Should students with behavior problems be strapped down?

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Reports of such incidents should be "minuscule," said Maureen Fitzgerald, director of disability rights at the Arc, which advocates for people with disabilities.

Fitzgerald said when abuses occur, it's usually because workers aren't properly trained.

"They are put in situations where they're not trained, they don't have the support they need and things get out of control because they don't know how to manage the kids, and they do whatever they can to keep everybody calm and safe ... and that's when people start getting hurt," Fitzgerald said.

Fitzgerald's organization is among several disability organizations seeking passage of a bill by Sen. Tom Harkin, D-Iowa, that would prohibit the use of seclusion and allow restraints only in emergency situations and until the danger of serious bodily injury has passed. Rep. George Miller, D-Calif., has a similar bill in the House. Legislation to address the issue sponsored by Miller passed in 2010 but failed to get out of the Senate.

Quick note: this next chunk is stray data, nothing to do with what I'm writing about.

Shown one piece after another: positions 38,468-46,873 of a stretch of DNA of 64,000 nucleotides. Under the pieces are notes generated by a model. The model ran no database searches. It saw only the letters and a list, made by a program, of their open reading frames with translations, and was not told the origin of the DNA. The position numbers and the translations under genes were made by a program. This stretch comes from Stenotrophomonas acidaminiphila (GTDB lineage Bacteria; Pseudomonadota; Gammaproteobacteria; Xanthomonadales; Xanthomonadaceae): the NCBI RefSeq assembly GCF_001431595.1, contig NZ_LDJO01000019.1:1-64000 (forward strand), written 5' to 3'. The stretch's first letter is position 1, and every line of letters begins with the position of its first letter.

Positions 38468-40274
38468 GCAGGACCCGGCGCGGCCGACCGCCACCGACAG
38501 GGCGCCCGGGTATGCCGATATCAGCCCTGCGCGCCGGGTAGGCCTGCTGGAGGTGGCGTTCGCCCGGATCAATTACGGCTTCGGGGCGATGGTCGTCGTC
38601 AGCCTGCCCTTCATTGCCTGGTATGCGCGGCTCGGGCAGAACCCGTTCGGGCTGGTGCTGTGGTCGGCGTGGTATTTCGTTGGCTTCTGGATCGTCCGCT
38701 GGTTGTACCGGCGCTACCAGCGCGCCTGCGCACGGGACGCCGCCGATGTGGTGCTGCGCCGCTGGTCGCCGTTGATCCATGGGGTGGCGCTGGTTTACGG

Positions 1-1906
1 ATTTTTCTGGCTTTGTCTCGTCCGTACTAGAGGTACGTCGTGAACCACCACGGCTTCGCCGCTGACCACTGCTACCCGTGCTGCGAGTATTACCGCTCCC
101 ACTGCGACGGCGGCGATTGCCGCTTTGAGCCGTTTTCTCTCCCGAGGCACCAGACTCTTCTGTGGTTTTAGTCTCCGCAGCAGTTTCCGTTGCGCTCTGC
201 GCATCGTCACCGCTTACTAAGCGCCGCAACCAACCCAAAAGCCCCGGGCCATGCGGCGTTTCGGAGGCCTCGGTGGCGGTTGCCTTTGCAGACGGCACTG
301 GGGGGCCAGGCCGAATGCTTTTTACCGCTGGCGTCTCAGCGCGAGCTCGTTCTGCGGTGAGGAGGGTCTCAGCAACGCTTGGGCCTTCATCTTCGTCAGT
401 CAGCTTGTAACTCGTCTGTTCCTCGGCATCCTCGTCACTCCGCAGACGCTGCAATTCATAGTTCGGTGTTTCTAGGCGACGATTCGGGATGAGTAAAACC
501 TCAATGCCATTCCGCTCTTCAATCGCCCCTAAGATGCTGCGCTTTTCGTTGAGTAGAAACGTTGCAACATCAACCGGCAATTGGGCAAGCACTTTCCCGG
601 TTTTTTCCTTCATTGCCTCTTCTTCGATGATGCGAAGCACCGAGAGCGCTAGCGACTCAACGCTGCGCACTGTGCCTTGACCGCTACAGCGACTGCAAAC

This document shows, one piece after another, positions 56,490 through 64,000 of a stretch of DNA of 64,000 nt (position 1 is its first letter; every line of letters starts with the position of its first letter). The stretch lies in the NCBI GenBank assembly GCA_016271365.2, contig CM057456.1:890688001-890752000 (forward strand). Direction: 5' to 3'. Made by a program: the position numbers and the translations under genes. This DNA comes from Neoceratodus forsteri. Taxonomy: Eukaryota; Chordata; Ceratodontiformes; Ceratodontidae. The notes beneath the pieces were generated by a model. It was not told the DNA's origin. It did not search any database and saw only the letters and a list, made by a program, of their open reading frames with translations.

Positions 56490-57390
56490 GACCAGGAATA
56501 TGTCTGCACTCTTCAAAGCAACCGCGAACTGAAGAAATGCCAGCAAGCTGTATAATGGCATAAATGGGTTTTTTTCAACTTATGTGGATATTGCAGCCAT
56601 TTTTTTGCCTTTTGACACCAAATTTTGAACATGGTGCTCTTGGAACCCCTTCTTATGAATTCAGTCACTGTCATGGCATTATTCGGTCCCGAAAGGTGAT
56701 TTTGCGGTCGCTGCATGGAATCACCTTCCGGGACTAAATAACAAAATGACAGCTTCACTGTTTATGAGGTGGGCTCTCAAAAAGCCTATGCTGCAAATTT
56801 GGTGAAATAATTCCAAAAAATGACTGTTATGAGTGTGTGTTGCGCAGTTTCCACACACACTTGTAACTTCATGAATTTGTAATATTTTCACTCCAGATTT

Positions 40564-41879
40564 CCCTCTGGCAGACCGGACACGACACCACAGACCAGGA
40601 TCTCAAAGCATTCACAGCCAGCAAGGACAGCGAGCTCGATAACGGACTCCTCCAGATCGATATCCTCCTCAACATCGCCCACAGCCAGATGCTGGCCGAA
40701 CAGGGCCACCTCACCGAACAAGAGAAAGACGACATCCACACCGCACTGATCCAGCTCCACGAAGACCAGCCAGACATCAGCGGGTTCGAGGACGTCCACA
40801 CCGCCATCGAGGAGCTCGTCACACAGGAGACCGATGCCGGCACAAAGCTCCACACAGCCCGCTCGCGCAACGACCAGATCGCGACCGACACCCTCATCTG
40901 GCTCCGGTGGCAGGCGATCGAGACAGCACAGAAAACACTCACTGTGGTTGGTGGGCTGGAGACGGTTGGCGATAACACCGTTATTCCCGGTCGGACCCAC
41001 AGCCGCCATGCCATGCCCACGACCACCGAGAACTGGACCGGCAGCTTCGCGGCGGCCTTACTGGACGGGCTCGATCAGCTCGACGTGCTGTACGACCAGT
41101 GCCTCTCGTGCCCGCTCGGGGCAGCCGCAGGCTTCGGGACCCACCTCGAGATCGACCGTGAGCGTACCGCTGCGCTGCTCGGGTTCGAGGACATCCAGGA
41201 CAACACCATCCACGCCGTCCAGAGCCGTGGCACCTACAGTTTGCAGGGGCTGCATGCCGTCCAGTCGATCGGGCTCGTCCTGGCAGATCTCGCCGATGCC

Activists also say the Education Department should be doing more to highlight and end the practice. In a report this week, Curt Decker, the executive director of the National Disability Rights Network, wrote in a report by his organization released this week that the department hasn't provided "meaningful" leadership on the issue and has failed to issue clear guidance on when seclusion and restraint might violate existing laws.

"The guidance at a minimum must also limit the use of physical restraint or seclusion to circumstances when necessary to protect a child or others from imminent physical danger and not weaken existing protections in the states," Decker said.

Daren Briscoe, an Education Department spokesman, said in an email that to solve a problem, you must first be able to define it. He said the new data will be an "invaluable tool to illuminate trouble spots, highlight best practices, and pinpoint areas where teacher and principal training may be appropriate."

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